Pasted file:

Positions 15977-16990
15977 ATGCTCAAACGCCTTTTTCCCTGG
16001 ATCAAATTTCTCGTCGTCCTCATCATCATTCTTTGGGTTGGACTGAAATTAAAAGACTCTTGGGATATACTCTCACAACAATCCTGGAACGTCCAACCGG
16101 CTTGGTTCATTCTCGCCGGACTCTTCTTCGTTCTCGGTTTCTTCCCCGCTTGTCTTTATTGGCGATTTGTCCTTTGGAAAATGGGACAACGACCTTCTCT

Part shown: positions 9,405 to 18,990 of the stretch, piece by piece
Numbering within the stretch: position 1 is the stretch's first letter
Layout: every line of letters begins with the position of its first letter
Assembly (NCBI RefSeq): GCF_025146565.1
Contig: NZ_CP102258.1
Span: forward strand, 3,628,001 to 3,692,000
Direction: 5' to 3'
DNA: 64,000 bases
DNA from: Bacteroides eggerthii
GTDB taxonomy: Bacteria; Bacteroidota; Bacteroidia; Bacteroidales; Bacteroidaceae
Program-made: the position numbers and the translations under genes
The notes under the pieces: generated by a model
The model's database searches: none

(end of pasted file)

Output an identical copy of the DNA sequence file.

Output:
Positions 15977-16990
15977 ATGCTCAAACGCCTTTTTCCCTGG
16001 ATCAAATTTCTCGTCGTCCTCATCATCATTCTTTGGGTTGGACTGAAATTAAAAGACTCTTGGGATATACTCTCACAACAATCCTGGAACGTCCAACCGG
16101 CTTGGTTCATTCTCGCCGGACTCTTCTTCGTTCTCGGTTTCTTCCCCGCTTGTCTTTATTGGCGATTTGTCCTTTGGAAAATGGGACAACGACCTTCTCT

Part shown: positions 9,405 to 18,990 of the stretch, piece by piece
Numbering within the stretch: position 1 is the stretch's first letter
Layout: every line of letters begins with the position of its first letter
Assembly (NCBI RefSeq): GCF_025146565.1
Contig: NZ_CP102258.1
Span: forward strand, 3,628,001 to 3,692,000
Direction: 5' to 3'
DNA: 64,000 bases
DNA from: Bacteroides eggerthii
GTDB taxonomy: Bacteria; Bacteroidota; Bacteroidia; Bacteroidales; Bacteroidaceae
Program-made: the position numbers and the translations under genes
The notes under the pieces: generated by a model
The model's database searches: none